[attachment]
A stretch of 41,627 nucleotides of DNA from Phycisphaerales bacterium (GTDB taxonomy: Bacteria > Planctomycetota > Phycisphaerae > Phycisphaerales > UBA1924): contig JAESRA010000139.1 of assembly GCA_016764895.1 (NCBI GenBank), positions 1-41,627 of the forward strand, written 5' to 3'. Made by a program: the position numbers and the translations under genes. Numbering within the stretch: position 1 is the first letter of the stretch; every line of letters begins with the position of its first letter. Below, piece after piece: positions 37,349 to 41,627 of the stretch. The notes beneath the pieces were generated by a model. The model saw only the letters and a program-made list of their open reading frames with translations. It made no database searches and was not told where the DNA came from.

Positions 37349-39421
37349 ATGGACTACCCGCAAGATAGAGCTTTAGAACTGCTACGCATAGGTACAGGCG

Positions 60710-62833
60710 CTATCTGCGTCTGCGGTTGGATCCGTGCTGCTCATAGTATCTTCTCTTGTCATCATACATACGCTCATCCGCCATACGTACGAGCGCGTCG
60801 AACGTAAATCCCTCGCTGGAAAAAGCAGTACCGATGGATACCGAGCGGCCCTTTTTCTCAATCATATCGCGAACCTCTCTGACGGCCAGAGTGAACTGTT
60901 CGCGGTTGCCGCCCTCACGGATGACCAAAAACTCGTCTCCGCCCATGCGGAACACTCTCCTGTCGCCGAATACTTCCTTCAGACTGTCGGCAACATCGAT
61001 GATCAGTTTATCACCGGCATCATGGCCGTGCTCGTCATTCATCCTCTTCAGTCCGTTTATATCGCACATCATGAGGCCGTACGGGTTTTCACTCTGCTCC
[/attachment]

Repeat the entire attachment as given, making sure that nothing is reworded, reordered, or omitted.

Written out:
A stretch of 41,627 nucleotides of DNA from Phycisphaerales bacterium (GTDB taxonomy: Bacteria > Planctomycetota > Phycisphaerae > Phycisphaerales > UBA1924): contig JAESRA010000139.1 of assembly GCA_016764895.1 (NCBI GenBank), positions 1-41,627 of the forward strand, written 5' to 3'. Made by a program: the position numbers and the translations under genes. Numbering within the stretch: position 1 is the first letter of the stretch; every line of letters begins with the position of its first letter. Below, piece after piece: positions 37,349 to 41,627 of the stretch. The notes beneath the pieces were generated by a model. The model saw only the letters and a program-made list of their open reading frames with translations. It made no database searches and was not told where the DNA came from.

Positions 37349-39421
37349 ATGGACTACCCGCAAGATAGAGCTTTAGAACTGCTACGCATAGGTACAGGCG

Positions 60710-62833
60710 CTATCTGCGTCTGCGGTTGGATCCGTGCTGCTCATAGTATCTTCTCTTGTCATCATACATACGCTCATCCGCCATACGTACGAGCGCGTCG
60801 AACGTAAATCCCTCGCTGGAAAAAGCAGTACCGATGGATACCGAGCGGCCCTTTTTCTCAATCATATCGCGAACCTCTCTGACGGCCAGAGTGAACTGTT
60901 CGCGGTTGCCGCCCTCACGGATGACCAAAAACTCGTCTCCGCCCATGCGGAACACTCTCCTGTCGCCGAATACTTCCTTCAGACTGTCGGCAACATCGAT
61001 GATCAGTTTATCACCGGCATCATGGCCGTGCTCGTCATTCATCCTCTTCAGTCCGTTTATATCGCACATCATGAGGCCGTACGGGTTTTCACTCTGCTCC